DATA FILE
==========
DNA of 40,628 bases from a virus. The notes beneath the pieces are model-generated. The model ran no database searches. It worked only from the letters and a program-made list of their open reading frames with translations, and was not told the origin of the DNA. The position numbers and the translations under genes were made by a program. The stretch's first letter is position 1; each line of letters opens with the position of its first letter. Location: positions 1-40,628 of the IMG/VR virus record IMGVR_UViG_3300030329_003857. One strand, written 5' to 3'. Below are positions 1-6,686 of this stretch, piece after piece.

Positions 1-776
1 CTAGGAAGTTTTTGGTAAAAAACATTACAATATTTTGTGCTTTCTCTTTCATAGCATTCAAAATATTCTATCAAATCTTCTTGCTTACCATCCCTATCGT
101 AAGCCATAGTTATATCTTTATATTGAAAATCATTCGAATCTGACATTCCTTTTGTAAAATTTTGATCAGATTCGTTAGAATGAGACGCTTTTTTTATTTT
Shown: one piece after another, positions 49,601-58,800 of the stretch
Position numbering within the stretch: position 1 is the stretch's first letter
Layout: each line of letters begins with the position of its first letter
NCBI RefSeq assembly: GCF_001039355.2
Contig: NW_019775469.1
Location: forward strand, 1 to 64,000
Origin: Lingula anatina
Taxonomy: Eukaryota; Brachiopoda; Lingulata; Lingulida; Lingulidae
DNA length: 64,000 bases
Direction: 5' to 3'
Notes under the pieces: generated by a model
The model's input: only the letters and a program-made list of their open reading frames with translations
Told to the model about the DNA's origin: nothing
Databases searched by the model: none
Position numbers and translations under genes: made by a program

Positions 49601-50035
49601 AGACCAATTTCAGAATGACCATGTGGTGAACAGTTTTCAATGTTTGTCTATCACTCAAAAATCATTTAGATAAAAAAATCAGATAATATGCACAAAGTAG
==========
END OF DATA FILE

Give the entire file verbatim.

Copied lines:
DNA of 40,628 bases from a virus. The notes beneath the pieces are model-generated. The model ran no database searches. It worked only from the letters and a program-made list of their open reading frames with translations, and was not told the origin of the DNA. The position numbers and the translations under genes were made by a program. The stretch's first letter is position 1; each line of letters opens with the position of its first letter. Location: positions 1-40,628 of the IMG/VR virus record IMGVR_UViG_3300030329_003857. One strand, written 5' to 3'. Below are positions 1-6,686 of this stretch, piece after piece.

Positions 1-776
1 CTAGGAAGTTTTTGGTAAAAAACATTACAATATTTTGTGCTTTCTCTTTCATAGCATTCAAAATATTCTATCAAATCTTCTTGCTTACCATCCCTATCGT
101 AAGCCATAGTTATATCTTTATATTGAAAATCATTCGAATCTGACATTCCTTTTGTAAAATTTTGATCAGATTCGTTAGAATGAGACGCTTTTTTTATTTT
Shown: one piece after another, positions 49,601-58,800 of the stretch
Position numbering within the stretch: position 1 is the stretch's first letter
Layout: each line of letters begins with the position of its first letter
NCBI RefSeq assembly: GCF_001039355.2
Contig: NW_019775469.1
Location: forward strand, 1 to 64,000
Origin: Lingula anatina
Taxonomy: Eukaryota; Brachiopoda; Lingulata; Lingulida; Lingulidae
DNA length: 64,000 bases
Direction: 5' to 3'
Notes under the pieces: generated by a model
The model's input: only the letters and a program-made list of their open reading frames with translations
Told to the model about the DNA's origin: nothing
Databases searched by the model: none
Position numbers and translations under genes: made by a program

Positions 49601-50035
49601 AGACCAATTTCAGAATGACCATGTGGTGAACAGTTTTCAATGTTTGTCTATCACTCAAAAATCATTTAGATAAAAAAATCAGATAATATGCACAAAGTAG